A further step away from Perrotta and Spiegelman, this is the sequel to Huff's Enchanted Emporium, both pleasantly interesting paranormal romance. Huff, of course, has been writing paranormal romance since before paranormal romance was a thing - the Blood series, with Victoria Nelson the ex-cop PI and Henry Fitzroy the ancient vampire (and Victoria's lover) present clear precedents for the sub-genre. Huff has had, and continues to have, highly positive effects upon the sub-genre.  In particular, Huff has gone out of her way to include characters of colour and characters with different sexual orientations, even (especially) when those features are not critical to the plot. In this book, the principle character is bisexual (well, ok, Charlotte Gale is more of an opportunistic forager when it comes to sex, but she clearly doesn't discriminate between genders), one of the important secondary characters is black (just because), another pair are gay (and deeply committed to each other). All great stuff.

A little background. The Gale family are not quite human. The women in the family are skilled at casting magic with "charms" - little patterns that cause things to go more smoothly - the car doesn't need repairing as often, the windows open more smoothly, people tend to like you a little more, etc etc - and they like to put these charms in baked goods, especially pies and pancakes. Pies and pancakes feature heavily in the books, almost a running gag. Perhaps exactly a running gag. As the women age, they become Aunties - matriarchs who control the family with carefully hidden iron fists. The Gale Aunties would give Nanny Ogg and Granny Weatherwax a run for their money - or, at least, a fair fight. The men in the Gale family tend to turn into stags when frightened or excited. Especially when excited.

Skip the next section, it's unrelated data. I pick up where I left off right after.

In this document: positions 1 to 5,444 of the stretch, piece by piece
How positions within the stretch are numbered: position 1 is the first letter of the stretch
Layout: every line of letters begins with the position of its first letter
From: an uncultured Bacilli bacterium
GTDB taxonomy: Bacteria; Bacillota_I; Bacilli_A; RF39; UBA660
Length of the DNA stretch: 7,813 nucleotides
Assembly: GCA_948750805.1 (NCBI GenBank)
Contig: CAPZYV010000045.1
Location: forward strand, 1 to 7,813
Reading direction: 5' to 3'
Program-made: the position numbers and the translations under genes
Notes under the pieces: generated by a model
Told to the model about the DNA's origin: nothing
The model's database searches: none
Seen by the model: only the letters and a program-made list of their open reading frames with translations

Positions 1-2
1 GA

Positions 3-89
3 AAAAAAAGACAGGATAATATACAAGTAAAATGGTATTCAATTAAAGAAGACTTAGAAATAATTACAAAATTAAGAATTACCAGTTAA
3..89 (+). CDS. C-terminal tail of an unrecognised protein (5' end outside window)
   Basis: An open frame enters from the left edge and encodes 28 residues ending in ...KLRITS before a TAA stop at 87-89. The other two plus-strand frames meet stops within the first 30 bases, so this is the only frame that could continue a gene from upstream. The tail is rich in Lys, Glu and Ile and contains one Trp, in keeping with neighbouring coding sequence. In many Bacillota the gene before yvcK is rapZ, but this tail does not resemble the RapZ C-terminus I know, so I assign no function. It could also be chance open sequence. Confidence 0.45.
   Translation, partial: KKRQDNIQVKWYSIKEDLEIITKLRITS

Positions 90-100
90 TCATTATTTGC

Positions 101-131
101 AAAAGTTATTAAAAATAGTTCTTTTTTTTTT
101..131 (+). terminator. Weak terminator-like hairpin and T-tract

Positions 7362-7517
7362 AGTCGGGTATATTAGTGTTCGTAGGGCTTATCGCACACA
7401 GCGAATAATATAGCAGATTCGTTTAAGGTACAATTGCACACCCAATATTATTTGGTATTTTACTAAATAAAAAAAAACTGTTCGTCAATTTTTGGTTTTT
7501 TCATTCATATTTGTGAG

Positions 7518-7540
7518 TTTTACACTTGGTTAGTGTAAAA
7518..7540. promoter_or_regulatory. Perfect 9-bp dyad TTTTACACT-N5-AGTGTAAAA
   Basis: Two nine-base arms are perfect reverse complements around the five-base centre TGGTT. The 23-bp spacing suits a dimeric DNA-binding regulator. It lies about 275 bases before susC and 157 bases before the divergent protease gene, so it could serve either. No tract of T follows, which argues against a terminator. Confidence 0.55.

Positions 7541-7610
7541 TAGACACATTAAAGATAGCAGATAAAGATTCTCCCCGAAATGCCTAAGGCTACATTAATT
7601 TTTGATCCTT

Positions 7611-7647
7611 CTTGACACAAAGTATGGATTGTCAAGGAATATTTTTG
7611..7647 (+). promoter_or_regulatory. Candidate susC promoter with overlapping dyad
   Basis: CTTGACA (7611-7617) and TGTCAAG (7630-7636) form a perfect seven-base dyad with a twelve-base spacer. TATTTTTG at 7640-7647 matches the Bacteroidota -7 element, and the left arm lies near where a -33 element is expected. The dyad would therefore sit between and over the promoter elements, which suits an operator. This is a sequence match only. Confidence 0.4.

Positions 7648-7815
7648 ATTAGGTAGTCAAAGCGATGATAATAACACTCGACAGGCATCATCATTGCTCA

Sex in the Gale family is ... odd. Very open, and highly ritualized, and tightly tightly controlled for the good of the family. And it involves men who turn into stags when they get excited. Huff doesn't really discuss the logistics of that, particularly, but you can tuck it away for consideration, if you like. (That sort of implies that there's a lot of sex in these books, and that would be untrue - it happens, Huff sometimes describes it (not in particular detail), but it's not a central feature of the books.)